Save 20% off! Join our newsletter and get 20% off right away!
Forex movement

Forex movements traced to ‘overreaction’ by fund managers

Forex movement
Forex movement

MANILA, Philippines – This week’s overall weakening of Asian currencies vis-a-vis the dollar was an overreaction by fund managers to the prospects of higher US Federal Reserve rates this December, according to Finance Undersecretary Gil Beltran. In its latest economic bulletin issued, the Department of Finance (DOF) said that “of 12 Asian countries, the Philippine peso has been one of the less volatile currencies, with standard deviation-mean ratio relative to the US$ of 5.0 percent from 2000 to November 24, 2016 compared with the Asian average of 7 percent.”
“The most volatile are the Chinese yuan (16.3 percent), and Indonesian rupiah (11.9 percent) and Malaysian ringgit (11.6 percent). This means that during this 16 year-period, the peso has been moving within 5.0 percent from its average value, ” Beltran, the D OF’s chief economist, said in the economic bulletin.
Beltran noted that from Nov . 1 to 24, 2016, the Philippine peso has moved in tandem with other Asian currencies, depreciating by 3.27 percent against the dollar as against the 12 Asian countries’ average depreciation of 3.26 percent. “The Japanese yen depreciated most wildly, by 8.5 percent, compared with 6.73 percent for the Malaysian ringgit and 3.92 percent for the Indonesian rupiah,” Beltran said.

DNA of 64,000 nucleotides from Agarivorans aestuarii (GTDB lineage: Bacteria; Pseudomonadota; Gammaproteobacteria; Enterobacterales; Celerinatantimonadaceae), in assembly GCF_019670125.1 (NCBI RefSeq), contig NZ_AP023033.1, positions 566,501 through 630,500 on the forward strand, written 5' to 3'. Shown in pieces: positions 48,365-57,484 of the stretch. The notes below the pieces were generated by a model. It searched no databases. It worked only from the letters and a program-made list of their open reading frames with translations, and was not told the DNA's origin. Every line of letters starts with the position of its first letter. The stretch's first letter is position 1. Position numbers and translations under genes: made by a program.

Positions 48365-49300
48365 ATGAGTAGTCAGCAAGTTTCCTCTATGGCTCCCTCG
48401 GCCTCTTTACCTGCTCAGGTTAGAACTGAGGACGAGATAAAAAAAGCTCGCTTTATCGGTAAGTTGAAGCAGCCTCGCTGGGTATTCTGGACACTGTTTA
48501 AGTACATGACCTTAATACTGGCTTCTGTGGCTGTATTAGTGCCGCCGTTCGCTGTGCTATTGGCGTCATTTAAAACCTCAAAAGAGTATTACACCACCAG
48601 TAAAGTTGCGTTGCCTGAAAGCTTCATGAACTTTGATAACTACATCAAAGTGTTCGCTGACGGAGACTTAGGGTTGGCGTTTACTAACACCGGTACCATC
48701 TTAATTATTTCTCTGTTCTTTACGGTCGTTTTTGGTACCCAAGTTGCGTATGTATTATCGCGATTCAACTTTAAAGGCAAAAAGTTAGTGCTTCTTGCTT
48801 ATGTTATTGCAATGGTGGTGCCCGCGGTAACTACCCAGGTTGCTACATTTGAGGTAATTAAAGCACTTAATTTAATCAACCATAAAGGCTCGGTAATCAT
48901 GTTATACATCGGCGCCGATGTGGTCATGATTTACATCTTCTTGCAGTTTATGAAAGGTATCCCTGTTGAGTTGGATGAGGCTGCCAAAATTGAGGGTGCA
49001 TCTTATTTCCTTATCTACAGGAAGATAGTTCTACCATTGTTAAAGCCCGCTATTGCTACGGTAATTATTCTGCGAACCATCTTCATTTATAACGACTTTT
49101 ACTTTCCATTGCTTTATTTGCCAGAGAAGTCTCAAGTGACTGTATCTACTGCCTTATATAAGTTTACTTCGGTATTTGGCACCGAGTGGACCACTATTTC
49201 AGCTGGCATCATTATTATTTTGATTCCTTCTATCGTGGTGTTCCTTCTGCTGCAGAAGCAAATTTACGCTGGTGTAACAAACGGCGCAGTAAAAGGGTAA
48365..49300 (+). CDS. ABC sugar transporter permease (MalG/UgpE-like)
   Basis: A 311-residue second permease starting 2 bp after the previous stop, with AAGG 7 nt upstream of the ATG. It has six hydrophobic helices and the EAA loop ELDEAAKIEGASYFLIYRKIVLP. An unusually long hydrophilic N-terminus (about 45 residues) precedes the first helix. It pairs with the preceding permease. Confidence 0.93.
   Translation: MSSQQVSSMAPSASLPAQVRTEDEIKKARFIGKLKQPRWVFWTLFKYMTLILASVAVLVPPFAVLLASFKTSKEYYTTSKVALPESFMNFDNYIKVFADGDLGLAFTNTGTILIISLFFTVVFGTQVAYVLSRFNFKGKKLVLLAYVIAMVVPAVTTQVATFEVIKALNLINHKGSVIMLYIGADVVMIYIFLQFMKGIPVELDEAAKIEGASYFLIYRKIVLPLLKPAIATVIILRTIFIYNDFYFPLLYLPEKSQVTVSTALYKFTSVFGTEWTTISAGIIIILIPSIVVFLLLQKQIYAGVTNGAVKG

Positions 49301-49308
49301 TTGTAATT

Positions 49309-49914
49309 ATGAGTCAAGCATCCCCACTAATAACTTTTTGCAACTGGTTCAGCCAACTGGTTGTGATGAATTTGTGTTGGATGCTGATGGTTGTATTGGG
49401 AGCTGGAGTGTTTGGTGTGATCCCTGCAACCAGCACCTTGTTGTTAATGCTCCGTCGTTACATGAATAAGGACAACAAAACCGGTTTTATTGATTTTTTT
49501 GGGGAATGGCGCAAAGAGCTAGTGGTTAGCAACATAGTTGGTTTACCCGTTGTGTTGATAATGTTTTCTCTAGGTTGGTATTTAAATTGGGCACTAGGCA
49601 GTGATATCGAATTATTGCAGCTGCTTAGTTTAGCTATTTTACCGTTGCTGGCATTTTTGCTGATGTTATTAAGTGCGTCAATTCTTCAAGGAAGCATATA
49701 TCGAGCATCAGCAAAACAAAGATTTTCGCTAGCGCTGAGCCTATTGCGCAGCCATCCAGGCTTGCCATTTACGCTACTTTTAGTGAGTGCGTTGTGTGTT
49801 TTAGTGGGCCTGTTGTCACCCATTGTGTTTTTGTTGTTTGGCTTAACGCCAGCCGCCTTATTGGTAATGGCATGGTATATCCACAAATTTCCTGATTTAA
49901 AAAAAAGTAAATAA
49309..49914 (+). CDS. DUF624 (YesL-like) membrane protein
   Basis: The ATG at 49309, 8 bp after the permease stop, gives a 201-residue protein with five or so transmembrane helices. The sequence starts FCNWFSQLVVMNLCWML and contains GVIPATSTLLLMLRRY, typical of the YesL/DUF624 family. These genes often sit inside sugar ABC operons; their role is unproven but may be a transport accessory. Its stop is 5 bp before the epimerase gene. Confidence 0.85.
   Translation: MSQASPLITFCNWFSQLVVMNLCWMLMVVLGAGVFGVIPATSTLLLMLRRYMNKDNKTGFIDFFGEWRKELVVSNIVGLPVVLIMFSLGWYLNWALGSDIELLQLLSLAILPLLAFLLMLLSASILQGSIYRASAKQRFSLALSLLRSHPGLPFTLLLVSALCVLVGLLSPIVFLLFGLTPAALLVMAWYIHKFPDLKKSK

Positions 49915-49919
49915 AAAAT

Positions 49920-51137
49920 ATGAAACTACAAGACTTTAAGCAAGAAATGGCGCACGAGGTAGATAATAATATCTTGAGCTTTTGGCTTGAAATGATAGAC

Beltran said that several emerging economies with excess savings like the Philippines are not dependent on the regime of cheap financing resulting from the post-2008 financial crisis move by the Fed to cut rates as a monetary stimulus to ignite the United States’ economic recovery. “Economies like the Philippines are net lenders rather than borrowers. There is, however, an overreaction by fund managers and have lumped all economies into one category without regards to macroeconomic fundamentals,” said Beltran.
With the impending normalization to be undertaken by the Federal Reserve, Beltran said “the days of cheap financing and large capital inflows are coming to an end.” He said that with the US economy recovering, the Fed would soon end its monetary stimulus program, which it resorted to in 2008 to aid the American economy at the height of the then-global financial crisis.